aaamichfan

March 8th, 2010 at 7:44 AM ^

This point of view has been well received in the buckeye community. However, if this were RichRod supporting the gay community, I'm sure the reaction would be very different.

Basically, all this says is that the buckeye fanbase likes their football team more than they dislike homosexuals.

ThWard

March 8th, 2010 at 10:59 AM ^

I think the point about RR/UM is that if RR were to make those comments - high minded as they are, and receptive as the UM community is to such thinking - the press' focus would be on RR unnecessarily opining on non-football topics, causing controversey, etc.

BeantownBlue

March 8th, 2010 at 8:47 AM ^

...but I'm impressed. Would love to see RR and all coaches start to voice support for players of all backgrounds and persuasions.

All that said, I still hate that motherfucker.

bronxblue

March 8th, 2010 at 9:59 AM ^

Kudos to the man. I honestly never thought he would ever agree to such an interview, and his insights are refreshing in today's day and age. My only concern is that while he might be accepting of a gay player, some of his teammates (and I'm fairly certain a good portion of the fans) wouldn't be, at least if that individual wasn't amazing on the field. I remember while watching a special on Jackie Robinson that because he was the first African American baseball player, he knew that he needed to be a dominant player in order to be accepted. He couldn't be a bench guy or defensive replacement - he needed to be one of the best guys in the league out of the gate or else the fans would (figuratively and perhaps literally) kill him.

The same is true for a gay player. The first openly-gay male athlete is going to need to be a top-10 talent for the average fan to accept him, not be a lightly-used DB or TE. I'm not saying that is right - it shouldn't matter how good you are just to be yourself - but in order to dispel some of the stereotypes and vitriol the player will have to win, and win convincingly.

michiganprof

March 8th, 2010 at 10:17 AM ^

I've had a low opinion of Tressell ever since his handling of the Robert Reynolds choking incident. But this is a good thing, and he deserves full credit.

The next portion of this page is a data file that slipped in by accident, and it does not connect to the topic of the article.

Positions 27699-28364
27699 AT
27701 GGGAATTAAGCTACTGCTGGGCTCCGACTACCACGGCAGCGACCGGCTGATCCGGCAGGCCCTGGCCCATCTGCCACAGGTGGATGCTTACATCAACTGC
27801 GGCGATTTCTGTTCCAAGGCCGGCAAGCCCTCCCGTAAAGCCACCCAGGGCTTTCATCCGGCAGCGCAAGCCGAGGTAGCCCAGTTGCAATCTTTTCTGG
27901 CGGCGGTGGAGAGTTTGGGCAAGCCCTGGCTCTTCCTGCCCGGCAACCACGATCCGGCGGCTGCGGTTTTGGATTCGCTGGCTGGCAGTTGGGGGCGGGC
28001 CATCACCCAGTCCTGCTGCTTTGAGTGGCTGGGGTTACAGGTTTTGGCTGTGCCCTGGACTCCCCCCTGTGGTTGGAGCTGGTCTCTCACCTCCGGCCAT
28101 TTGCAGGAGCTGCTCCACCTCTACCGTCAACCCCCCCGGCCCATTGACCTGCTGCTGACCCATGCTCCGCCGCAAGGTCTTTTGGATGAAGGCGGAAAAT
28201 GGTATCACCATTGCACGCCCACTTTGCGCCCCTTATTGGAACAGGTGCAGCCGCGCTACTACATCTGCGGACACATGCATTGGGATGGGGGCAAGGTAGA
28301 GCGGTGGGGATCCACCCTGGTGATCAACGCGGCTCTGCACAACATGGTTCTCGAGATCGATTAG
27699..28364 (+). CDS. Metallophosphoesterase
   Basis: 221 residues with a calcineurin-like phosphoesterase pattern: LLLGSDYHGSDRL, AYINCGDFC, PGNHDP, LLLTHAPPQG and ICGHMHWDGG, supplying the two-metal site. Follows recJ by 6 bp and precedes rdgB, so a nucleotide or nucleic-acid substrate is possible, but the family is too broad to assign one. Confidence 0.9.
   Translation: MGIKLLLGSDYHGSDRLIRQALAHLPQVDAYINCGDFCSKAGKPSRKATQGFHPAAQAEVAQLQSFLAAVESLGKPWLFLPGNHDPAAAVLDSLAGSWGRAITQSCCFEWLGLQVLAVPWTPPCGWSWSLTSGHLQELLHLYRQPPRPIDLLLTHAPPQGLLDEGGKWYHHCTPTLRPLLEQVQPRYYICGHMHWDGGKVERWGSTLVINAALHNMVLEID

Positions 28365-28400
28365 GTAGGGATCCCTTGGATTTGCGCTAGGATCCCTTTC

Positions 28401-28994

Tater

March 8th, 2010 at 11:36 AM ^

I still "hate" all things OSU, at least like you would "hate" a good professional wrestling "heel," but Tressel does have to be given his due for doing the interview and supporting unity among all people regardless of various differences.

I also agree that if RR did any kind of interview regarding any "hot button" issue, Rosenpuke would find a way to spin it so that RR was "deficient" in some way.

bluebyyou

March 8th, 2010 at 11:39 AM ^

I have largely found Tressel to be way classier than many of his players. I also believe the suckeye nation does not appreciate the caliber of their coach - he loses a game and it is like death. They will miss him when he is gone.

TorontoBlue

March 8th, 2010 at 2:10 PM ^

Michigan is one of the few states left where it is still legal to discriminate based on sexual orientation - sexual orientation is not part of the Federal guideline and thus it's up to each individual state to add it or not. My friend was fired after coming out to his boss and he had no grounds to sue based on discrimination. So in a way, Tressel is giving Michigan a backhanded jab here for being less progressive than Ohio.

marc_from_novi

March 8th, 2010 at 7:56 PM ^

Tressel didn't actually say that he supports gay rights did he? IMO he somewhat danced around the issue. In this day and age it actually takes more guts for Christians to state that they believe homosexuality is a sin. Clearly not all Christians believe this, but most do.

j-turn14

March 9th, 2010 at 2:43 PM ^

Kind of like you just lumped in someone saying they think it's a sin (which, actually he didn't say explicitly) with people that carry "God Hates Fags" signs? Those two things are most definitely not mutually inclusive. Just because you think someone is in the wrong in one aspect doesn't mean you hate them.

Captain Obvious

March 9th, 2010 at 3:23 PM ^

If you can't parse hyperbole from my overall point I'll make it a little bit clearer for you: it does not take a single ounce of courage to judge people and deem them "sinners" for engaging in a legal, personal lifestyle choice. All it takes is some idiot trying to impose his personal moral code on the rest of the world.